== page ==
A primeira edição integral em português do clássico de Havelock Ellis sobre homossexualidade.
No final do século XIX, Ellis teve a coragem de publicar abertamente um estudo detalhado e desapaixonado sobre a problemática da inversão sexual, que recentemente havia condenado Oscar Wilde à prisão e nos séculos anteriores classificara os culpados do "nefando pecado" como hereges e degenerados.
No 2º capítulo, Ellis identifica os principais autores, percursores do estudo da homossexualidade, fazendo breves resenha dos seus pontos de vista e das suas principais obras.
"Em 1894, Edward Carpenter publicou privadamente em Manchester um panfleto intitulado Homogenic Love, em que criticou várias teses correntes da psiquiatria sobre a inversão e alegou que as leis do amor homossexual são semelhantes às do amor heterossexual salientando, porém, que o primeiro possui uma aptidão especial para ser exaltado a um nível mais elevado e mais espiritual de camaradagem, desempenhando assim uma função social benéfica. Mais recentemente, em 1907, Edward Carpenter publicou um volume de artigos sobre a homossexualidade e os seus problemas, com o título The Intermediate Sex e mais tarde, em 1914, um estudo mais especializado sobre os invertidos na religião primitiva e na guerra, que intitulou de Intermediate Types among Primitive Folk."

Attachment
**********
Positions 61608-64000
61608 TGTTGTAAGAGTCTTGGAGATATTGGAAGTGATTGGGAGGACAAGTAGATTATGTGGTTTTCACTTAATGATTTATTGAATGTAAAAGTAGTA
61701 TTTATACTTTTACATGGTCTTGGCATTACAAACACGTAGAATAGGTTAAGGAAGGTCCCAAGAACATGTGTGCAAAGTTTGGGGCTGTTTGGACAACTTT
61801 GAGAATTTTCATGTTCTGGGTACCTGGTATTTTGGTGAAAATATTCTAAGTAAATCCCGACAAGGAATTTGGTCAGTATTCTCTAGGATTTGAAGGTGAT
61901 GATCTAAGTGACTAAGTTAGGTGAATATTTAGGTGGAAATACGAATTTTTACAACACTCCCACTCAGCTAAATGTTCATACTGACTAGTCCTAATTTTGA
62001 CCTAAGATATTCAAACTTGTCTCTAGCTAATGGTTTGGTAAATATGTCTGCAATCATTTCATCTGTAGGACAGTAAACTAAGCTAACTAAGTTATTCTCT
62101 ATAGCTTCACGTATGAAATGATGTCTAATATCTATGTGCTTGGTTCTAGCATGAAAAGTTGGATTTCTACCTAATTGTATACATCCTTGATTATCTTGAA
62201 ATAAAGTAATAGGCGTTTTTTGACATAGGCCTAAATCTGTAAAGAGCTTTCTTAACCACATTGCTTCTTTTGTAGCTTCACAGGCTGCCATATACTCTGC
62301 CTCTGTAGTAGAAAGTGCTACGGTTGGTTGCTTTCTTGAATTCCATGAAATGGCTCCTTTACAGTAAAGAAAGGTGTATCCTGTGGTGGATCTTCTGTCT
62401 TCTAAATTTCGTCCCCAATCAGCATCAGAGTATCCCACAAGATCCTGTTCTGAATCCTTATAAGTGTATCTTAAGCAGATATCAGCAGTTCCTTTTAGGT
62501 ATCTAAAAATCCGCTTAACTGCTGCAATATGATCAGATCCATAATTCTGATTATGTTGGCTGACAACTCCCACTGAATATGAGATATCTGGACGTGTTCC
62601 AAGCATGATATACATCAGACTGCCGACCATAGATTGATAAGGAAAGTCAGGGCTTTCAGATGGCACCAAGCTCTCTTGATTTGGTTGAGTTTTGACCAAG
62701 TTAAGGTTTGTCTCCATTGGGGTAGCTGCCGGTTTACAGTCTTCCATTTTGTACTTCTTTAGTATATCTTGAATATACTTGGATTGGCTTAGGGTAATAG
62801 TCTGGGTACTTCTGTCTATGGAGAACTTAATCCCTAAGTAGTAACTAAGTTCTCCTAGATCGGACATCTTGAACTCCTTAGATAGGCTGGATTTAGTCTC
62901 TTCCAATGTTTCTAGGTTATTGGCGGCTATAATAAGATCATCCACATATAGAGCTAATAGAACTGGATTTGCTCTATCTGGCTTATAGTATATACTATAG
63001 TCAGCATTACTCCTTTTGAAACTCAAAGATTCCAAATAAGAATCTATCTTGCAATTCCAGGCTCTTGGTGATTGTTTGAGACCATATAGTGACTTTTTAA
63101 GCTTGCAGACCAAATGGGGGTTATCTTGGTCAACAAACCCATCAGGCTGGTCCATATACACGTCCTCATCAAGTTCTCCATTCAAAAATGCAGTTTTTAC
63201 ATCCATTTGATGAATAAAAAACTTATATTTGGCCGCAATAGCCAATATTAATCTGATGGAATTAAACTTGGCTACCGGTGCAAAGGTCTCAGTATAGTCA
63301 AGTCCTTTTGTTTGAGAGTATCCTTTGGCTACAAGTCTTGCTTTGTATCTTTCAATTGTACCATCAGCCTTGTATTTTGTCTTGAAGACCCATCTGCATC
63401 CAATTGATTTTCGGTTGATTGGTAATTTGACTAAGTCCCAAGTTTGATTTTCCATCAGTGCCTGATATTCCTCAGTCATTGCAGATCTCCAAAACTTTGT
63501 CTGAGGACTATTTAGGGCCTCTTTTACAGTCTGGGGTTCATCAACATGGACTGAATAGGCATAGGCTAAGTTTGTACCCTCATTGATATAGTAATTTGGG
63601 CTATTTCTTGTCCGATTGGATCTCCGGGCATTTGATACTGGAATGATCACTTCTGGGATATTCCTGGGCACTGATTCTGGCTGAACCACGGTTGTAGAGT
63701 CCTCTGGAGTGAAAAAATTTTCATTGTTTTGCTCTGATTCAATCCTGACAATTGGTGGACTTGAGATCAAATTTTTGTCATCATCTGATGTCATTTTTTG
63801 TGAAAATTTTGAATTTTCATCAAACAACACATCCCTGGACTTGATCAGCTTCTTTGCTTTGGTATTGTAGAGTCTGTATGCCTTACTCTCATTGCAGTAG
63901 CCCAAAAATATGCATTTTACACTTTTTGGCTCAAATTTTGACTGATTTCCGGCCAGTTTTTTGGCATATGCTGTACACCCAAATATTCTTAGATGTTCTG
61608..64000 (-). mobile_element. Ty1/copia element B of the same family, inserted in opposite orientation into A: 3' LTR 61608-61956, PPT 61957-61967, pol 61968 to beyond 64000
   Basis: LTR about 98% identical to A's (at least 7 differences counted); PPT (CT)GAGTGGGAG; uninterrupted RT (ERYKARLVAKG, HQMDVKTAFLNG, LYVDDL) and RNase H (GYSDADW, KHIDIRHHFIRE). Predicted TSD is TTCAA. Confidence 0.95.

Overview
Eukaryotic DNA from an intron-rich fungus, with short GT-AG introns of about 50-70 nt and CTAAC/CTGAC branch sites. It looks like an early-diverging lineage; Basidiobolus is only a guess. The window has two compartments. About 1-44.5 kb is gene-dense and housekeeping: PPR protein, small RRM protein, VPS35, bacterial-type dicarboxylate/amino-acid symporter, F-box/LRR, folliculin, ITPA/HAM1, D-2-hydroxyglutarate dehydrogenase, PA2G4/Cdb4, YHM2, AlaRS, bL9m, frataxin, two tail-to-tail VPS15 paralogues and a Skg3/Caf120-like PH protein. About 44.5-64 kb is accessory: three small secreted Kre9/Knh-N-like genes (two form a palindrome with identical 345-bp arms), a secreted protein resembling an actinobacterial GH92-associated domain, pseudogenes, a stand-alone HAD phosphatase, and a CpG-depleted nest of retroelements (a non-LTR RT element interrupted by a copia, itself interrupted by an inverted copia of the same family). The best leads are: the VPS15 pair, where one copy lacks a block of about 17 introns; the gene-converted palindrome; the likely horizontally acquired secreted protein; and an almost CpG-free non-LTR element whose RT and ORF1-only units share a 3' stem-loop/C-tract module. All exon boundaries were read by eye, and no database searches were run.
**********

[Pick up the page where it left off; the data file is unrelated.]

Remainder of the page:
De fundamental importância para os estudiosos do tema (sexólogos, antropólogos, médicos, psiquiatras), esta obra é acessível e interessante para todos os que queiram aprofundar o seu conhecimento sobre esta temática.